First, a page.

Flashes & Floaters
Do you occasionally see specks or threadlike strands drifting across your field of vision? Then, when you try to look at them, do they seem to dart away? If so, you’re seeing what eye care practitioners call spots or floaters.
While almost everyone sees a few spots at one time or another, they can occur more frequently and become more noticeable as you grow older. If you notice a sudden change in the number or size of spots, you should contact us right away so you can be sure they are not the result of a more serious problem.
What are spots or floaters?
Spots are small, semi-transparent or cloudy specks or particles within the eye that become noticeable when they fall within the line of sight. They may also appear with flashes of light.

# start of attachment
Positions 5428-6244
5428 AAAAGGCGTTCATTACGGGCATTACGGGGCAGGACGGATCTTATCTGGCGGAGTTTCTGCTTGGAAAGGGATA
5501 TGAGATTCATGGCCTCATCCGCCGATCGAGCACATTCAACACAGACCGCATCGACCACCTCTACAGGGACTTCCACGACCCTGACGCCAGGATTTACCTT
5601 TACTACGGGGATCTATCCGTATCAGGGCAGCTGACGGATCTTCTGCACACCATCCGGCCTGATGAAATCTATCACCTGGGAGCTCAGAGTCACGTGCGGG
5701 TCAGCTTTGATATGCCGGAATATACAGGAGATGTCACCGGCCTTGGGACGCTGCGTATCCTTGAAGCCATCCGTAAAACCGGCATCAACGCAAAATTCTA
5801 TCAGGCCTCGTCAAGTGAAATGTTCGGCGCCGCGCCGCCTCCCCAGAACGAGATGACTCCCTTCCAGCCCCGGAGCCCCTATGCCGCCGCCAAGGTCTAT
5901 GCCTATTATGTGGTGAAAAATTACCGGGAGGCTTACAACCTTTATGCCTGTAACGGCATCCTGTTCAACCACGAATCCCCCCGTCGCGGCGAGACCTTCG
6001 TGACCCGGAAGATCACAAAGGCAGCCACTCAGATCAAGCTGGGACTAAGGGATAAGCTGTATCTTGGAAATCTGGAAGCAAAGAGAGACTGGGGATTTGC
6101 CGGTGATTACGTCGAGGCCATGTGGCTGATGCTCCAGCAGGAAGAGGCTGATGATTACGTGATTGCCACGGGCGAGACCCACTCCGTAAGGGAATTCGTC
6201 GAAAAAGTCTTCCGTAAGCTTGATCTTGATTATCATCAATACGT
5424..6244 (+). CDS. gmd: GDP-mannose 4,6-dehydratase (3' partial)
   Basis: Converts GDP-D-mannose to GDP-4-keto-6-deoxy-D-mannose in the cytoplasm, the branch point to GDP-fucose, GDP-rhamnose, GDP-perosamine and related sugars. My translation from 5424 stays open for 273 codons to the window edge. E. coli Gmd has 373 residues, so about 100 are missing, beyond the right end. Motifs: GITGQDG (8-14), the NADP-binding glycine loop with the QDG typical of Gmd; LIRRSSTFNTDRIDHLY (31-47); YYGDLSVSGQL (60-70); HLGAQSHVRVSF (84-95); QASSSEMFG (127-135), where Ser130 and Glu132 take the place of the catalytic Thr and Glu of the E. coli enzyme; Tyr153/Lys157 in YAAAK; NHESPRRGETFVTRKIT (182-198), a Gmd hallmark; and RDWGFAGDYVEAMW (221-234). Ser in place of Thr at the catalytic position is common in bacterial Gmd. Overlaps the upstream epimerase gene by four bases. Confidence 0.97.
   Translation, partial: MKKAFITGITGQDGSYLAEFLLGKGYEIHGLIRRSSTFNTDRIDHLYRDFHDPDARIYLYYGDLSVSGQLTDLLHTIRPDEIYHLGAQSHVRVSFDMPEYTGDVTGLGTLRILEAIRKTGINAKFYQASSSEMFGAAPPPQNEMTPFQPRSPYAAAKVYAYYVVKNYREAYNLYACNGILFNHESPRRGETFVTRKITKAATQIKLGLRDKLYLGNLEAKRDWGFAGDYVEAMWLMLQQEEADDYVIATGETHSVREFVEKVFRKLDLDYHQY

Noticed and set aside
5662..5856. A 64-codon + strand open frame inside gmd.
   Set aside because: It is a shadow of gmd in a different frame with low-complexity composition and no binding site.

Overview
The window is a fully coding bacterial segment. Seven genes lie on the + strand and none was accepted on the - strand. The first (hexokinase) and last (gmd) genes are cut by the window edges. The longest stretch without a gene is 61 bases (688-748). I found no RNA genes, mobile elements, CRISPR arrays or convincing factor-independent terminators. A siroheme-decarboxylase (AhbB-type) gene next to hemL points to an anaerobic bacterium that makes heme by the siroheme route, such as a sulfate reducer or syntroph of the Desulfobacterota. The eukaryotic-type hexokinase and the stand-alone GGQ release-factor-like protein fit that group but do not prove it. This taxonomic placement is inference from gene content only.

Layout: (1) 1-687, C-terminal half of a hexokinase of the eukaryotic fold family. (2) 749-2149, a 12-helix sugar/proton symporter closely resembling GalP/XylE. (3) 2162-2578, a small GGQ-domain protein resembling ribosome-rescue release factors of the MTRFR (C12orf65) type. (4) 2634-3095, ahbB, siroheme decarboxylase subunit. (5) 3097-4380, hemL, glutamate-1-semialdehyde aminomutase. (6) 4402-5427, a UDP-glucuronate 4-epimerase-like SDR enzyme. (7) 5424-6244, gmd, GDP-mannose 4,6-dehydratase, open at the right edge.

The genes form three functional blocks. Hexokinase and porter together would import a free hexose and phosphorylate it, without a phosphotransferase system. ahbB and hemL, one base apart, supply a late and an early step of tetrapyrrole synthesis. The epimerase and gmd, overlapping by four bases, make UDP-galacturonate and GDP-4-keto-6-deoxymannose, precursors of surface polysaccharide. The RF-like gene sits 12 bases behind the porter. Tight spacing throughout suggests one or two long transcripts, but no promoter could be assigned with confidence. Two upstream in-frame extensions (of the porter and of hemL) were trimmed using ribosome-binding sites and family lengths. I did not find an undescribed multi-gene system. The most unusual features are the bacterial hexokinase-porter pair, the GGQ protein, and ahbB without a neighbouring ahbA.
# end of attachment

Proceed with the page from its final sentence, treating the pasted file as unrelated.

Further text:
The inner part of your eye is made up of a clear, jelly-like fluid known as the vitreous. As time passes the jelly-like fluid gradually becomes more liquid in nature. Cells and structural fibers detach and float around in this jelly, resulting in the floaters that we commonly observe.
When flashes of light occur causing spots to become noticeable, it can be a result of the jelly-like vitreous shrinking and pulling on the retina. This tugging action stimulates the retinal receptor cells to “fire,” causing the perception of light flashes.